In the first subject you discussed, you said everything necessary to be mentioned. Unfortunately in my world and also in many different stratums concerning above average bridge, it should be duck soup for East to ruff the 3rd diamond and lead a club. However, yes it is worth a try and to not do so (in the case of East having a 3rd spade) is a huge error not to attempt it, although in the event of East having only one diamond, instead of two, the declarer will go down an extra trick by so doing and maybe two extra tricks if the king of clubs is offside and East then does not ruff the 4th good diamond when his partner leads it.

As for the bidding quiz, it has to do with a partnership discussing a conventional treatment of deciding whether or not to play penalty passes after the opponents redouble your partner’s take out double. Many good players play that in order for their opponents not to be able to effectively get out of a penalty on the way to happen, a psychic redouble can be made when the partner of a weak two bidder is very short (perhaps even void) of his partner’s suit and fears it to be left in by his LHO.

In order to prevent that gambit from happening, it is necessary to then play penalty passes after a redouble instead of what you are suggesting of letting partner take it out according to what he holds. Yes, in most cases it might be more useful to play pass is not to play, but rather to leave it up to the TO doubler to run to his best suit or whatever else might be used to not play 2 hearts redoubled.

An infrequent happening, but one which should be discussed beforehand by a partnership.

Ted BartunekOctober 9th, 2012 at 7:41 pm

Dear Mr. Wolff,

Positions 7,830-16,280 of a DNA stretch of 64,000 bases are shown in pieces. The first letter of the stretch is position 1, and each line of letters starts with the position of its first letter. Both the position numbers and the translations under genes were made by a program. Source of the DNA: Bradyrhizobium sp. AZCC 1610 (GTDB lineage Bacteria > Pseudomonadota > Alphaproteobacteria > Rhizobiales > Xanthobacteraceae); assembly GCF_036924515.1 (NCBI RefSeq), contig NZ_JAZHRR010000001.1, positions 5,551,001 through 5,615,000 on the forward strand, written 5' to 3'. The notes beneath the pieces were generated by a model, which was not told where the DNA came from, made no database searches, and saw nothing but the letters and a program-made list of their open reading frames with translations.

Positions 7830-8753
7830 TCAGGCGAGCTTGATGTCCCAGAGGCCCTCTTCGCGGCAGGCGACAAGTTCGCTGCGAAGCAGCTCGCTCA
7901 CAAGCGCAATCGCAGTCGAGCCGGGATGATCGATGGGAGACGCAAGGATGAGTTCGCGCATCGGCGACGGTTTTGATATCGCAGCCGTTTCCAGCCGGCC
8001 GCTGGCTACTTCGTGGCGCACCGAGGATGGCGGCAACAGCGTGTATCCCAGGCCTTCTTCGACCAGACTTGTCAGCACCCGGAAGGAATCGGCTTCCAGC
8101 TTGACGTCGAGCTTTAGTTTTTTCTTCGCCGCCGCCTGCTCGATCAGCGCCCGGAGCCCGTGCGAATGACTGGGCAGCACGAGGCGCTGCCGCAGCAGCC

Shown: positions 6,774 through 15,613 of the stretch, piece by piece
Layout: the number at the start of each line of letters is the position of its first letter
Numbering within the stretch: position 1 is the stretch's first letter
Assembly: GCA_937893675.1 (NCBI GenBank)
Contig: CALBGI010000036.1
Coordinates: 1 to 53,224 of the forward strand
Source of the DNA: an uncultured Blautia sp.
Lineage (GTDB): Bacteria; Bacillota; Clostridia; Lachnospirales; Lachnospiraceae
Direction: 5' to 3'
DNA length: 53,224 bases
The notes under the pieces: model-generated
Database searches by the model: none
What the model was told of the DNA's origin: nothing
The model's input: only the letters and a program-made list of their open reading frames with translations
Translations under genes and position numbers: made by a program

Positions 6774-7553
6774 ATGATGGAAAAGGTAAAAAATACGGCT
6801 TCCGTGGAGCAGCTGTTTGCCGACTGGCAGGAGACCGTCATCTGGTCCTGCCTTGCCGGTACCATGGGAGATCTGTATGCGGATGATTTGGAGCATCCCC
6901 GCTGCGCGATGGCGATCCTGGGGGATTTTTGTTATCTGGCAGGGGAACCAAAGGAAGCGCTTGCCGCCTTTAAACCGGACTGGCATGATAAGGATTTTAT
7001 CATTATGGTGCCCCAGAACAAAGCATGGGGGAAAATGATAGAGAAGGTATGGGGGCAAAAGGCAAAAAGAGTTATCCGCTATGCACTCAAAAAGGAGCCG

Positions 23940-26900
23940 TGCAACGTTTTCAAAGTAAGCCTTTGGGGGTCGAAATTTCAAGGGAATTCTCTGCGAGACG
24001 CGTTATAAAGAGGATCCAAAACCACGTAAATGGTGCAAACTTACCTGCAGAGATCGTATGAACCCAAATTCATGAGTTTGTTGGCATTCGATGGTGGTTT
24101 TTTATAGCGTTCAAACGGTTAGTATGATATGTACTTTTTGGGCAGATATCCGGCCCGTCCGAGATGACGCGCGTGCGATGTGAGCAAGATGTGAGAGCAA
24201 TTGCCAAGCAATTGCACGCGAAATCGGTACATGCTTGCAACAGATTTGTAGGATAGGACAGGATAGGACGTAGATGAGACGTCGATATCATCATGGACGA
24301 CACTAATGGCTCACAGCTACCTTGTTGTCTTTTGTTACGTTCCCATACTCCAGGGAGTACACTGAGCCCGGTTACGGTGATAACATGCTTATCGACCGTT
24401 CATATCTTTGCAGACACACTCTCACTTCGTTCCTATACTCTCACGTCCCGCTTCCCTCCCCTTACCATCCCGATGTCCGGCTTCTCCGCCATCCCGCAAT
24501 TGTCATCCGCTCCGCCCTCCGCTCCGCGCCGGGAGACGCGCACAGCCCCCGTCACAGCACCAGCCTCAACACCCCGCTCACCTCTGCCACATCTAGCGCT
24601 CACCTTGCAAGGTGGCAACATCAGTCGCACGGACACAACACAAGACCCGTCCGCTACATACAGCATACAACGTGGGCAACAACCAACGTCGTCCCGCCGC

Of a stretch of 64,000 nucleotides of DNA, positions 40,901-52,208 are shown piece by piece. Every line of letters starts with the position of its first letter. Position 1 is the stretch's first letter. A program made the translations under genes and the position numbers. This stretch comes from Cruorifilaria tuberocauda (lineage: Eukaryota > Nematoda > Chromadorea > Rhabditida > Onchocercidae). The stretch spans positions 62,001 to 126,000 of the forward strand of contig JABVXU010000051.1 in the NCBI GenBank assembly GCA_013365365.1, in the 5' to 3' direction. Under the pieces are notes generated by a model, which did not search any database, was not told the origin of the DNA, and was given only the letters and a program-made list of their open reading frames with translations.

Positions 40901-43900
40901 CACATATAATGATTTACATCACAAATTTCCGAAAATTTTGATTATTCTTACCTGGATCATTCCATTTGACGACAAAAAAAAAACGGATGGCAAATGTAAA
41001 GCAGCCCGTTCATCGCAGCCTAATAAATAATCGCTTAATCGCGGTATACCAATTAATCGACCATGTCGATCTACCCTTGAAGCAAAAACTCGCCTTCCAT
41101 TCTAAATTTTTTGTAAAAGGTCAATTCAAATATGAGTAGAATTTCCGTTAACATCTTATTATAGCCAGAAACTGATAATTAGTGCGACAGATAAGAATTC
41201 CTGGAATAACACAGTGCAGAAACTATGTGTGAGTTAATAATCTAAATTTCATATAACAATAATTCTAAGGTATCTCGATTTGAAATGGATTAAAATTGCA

In BWTA would 2NT still be Lebensohl or, since it can be assumed you are weak, would it ask partner to choose a minor?

bobby wolffOctober 10th, 2012 at 12:28 am

Hi Ted,

Good question and I’ll attempt a more or less high-level answer.

Since the redouble was made and I assume it shows cards rather than being strictly conventional, any suit bid by the partner of the doubler, would just be weak (0-6, but with at least, some length in the suit bid). That leaves 2NT to be for the minors, perhaps only 4-4 but not interested in the other major and scrambling to get out as low as possible. If for some unusual reason (psyching by the redoubler comes to mind) the partner of the doubler has a good hand merely pass and wait developments, assuming your pass is not for penalties and partner bids something, after the weak two bidder has passed.

For relatively new players, you should immediately realize that if this makes sense to play it that way and for approximately the same reasons given, without any discussion with a random peer as a partner, you are on your way to improving at least fairly rapidly.

Learning the basic logic of the game is a necessity for anyone interested in a steady rise in ability and then in results.
Even with a great deal of discussion with a new or current partner, there are some bids and plays (defense) which are of themselves concerned with the logic of the game, and your question hits that chord.

Good luck!